The industry can’t ignore the impact its production methods are having on the world – it’s time to make big changes. Professor Helen Storey MBE guest blogs
Over the past 15 years, I have been using the power of fashion to connect all of us to previously unimagined ways of solving societal and environmental challenges. I have done this by deliberately colliding the knowledge of both fashion and science for purpose, rather than fantasy.
From my collaborative project Catalytic Clothing – which purifies the air around us as we walk, simply by delivering existing technology in a new way to the surface of our clothes through the normal laundry process, to addressing the crisis of our time – climate change, fashion can be used to transform lives.
At face value, it is a struggle to see how fashion has anything meaningful to contribute to this fight, given its inherently part of the problem. But it is precisely the scale of effect our industry has on the environment that makes it potentially one of the fastest ways to upscale and deliver essential changes.
This about this: the global fashion industry consumes nearly 1 billion kWh of electricity – or 130 million tonnes of coal – making the apparel industry a significant contributor to global greenhouse emissions*.
To put it in perspective, the climate impact of one cotton t-shirt is roughly equal to the carbon footprint of driving a car for 10 miles. With demand expected to grow and production shift to less energy efficient regions, the impact of cotton could grow by more than 50%. Rather than admit defeat we can actually see this as a huge opportunity to lead in the fight against climate change. Small changes will have a significant impact – an immediate and positive effect on our planet.
The fashion industry is perfectly placed to spread ideas and encourage action. We have power as consumers, suppliers and designers to tap into fashion to innovate and influence culture.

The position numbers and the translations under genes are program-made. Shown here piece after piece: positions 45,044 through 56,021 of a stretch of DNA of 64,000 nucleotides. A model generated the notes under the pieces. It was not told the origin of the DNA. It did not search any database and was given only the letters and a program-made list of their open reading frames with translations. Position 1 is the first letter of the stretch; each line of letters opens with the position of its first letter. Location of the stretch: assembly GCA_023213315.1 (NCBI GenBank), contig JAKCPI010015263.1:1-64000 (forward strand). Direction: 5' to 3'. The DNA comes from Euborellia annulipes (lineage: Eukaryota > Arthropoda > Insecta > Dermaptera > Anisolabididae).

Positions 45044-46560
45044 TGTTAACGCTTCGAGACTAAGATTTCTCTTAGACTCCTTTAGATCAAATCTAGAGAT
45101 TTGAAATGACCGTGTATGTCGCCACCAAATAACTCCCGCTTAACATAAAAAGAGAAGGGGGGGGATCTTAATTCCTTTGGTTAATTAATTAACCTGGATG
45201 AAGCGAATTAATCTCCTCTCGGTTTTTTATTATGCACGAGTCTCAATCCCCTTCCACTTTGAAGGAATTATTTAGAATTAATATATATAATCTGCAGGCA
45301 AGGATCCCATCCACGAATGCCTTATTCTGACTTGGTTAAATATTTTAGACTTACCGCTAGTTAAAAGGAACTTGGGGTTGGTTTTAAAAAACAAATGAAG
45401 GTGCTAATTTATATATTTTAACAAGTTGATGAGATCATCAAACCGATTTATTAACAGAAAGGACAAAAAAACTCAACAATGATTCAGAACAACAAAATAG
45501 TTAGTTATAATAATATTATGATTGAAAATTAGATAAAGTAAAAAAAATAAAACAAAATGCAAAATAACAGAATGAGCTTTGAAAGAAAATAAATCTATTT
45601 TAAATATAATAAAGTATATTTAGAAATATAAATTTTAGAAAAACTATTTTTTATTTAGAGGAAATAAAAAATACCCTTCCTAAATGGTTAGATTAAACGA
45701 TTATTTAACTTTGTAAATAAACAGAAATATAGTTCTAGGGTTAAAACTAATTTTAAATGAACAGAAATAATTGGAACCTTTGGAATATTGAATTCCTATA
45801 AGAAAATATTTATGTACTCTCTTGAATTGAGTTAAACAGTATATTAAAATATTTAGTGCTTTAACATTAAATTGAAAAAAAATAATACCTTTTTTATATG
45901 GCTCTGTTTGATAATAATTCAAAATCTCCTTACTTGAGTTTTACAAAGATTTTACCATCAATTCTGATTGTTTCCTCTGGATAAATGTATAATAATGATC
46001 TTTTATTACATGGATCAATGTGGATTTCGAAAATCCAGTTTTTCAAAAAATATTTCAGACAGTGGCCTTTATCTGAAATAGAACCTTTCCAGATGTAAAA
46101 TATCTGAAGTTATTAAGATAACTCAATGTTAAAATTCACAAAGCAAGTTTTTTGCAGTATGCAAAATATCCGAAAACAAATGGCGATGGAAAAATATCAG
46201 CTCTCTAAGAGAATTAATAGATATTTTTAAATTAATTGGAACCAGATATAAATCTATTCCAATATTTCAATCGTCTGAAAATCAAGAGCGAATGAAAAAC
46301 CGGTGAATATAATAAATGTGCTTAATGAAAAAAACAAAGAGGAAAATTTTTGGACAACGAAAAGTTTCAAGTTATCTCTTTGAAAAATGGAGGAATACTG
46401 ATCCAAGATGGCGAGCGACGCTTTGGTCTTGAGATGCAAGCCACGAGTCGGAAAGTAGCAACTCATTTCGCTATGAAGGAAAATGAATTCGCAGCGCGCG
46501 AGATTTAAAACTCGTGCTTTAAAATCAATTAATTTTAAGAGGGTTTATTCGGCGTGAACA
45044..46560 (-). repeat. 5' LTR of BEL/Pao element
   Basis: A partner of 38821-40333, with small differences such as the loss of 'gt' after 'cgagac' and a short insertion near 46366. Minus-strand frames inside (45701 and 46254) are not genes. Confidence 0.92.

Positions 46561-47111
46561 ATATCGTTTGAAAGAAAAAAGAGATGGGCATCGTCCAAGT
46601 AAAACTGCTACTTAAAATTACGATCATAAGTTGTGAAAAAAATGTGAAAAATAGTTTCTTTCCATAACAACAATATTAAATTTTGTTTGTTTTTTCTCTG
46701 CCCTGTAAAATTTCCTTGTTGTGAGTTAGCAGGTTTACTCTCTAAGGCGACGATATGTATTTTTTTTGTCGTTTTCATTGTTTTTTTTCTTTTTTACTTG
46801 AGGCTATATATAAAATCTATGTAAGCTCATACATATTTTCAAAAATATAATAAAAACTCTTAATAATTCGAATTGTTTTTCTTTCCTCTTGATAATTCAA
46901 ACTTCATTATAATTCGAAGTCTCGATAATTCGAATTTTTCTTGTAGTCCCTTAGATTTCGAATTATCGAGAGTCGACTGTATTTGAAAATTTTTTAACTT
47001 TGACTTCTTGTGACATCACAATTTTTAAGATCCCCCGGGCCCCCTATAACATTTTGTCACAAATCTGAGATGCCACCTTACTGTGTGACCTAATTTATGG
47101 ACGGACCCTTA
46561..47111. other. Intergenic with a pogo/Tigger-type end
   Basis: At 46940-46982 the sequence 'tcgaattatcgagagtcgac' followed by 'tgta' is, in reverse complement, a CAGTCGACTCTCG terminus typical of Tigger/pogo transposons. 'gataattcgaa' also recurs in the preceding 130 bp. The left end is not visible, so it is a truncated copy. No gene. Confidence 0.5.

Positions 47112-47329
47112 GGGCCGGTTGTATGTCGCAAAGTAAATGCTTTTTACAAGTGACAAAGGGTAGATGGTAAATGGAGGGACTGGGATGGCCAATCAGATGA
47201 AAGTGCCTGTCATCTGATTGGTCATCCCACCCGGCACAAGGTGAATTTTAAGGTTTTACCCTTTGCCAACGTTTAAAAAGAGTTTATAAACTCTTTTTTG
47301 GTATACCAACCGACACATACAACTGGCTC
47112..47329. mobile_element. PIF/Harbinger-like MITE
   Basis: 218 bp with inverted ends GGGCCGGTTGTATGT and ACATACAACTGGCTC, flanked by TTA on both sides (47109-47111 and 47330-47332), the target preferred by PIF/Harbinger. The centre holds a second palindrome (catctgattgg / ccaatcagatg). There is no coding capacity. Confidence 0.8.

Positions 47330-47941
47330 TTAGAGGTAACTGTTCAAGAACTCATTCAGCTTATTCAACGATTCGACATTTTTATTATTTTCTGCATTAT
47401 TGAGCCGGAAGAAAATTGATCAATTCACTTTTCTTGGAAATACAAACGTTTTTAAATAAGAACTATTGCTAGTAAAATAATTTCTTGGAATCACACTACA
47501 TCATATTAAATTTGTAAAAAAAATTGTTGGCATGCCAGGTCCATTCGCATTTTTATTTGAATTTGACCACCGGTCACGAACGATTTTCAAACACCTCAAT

We need to attack the status quo and interrogate the pervasive culture of fast, cheap fashion and think more deeply about how we clothe ourselves. We also need to ask the difficult questions about whether we really want fashion at all costs – compromising our environment, depleting our resources and abusing the rights and health and safety of the skilled workers who make our clothing.
My new project – Dress for Our Time – attempts to do just that and seeks to build conversation and out between those willing to ask questions, imagine and live solutions together. It isn’t a list of 10 things to save the planet, instead it asks we think differently – engage with the issues rather than turning away.
To kick off the campaign we launched a social media experiment with the hashtag #LookMumNoFuture – inspired by a young girl on a climate change march holding tightly to a banner with this stark warning. We asked people to share a small piece of their past – an image of themselves as a child – which serves two purposes: it asks us to think about a time before we knew about climate change and what we should be doing now to safeguard our future for the next generation.
It also underlines the mantra that we are the first generation to know about climate change, but the last who can do anything about it. Interestingly, we have found that it divides adult opinion – with some feeling the sentiment is too defeatist and too direct. But it seems right the cry of the young should be taken seriously.
Working with school children recently, we asked what climate change meant to them and a 12-year-old boy replied: “I already know that when I have a child, I will have to say once upon a time there was a place called Antarctica.”
Our children are worried about our future.
Our next challenge is to bring Dress For Our Time to life and we are currently in the process of developing a major piece of fashion meets science in the heart of London to coincide with the UN Climate Change Conference this December in Paris.
To follow our journey and to find out more please follow me on twitter, you can also show your support by sharing an image on Twitter or Instagram of yourself as a child with #LookMumNoFuture and #dress4ourtime. You can also sign up to our newsletter where you will be the first to hear about the next stages of our campaign to unite the fashion industry in the fight against climate change.
*Source: An Introduction to the Economic, Environmental, and Social Impacts of the Global Textiles Industry by Randolph Kirchain and Elsa Olivetti Materials Systems Laboratory, Massachusetts Institute of Technology
Like what you just read? Follow Helen on Twitter @ProfHelenStorey.
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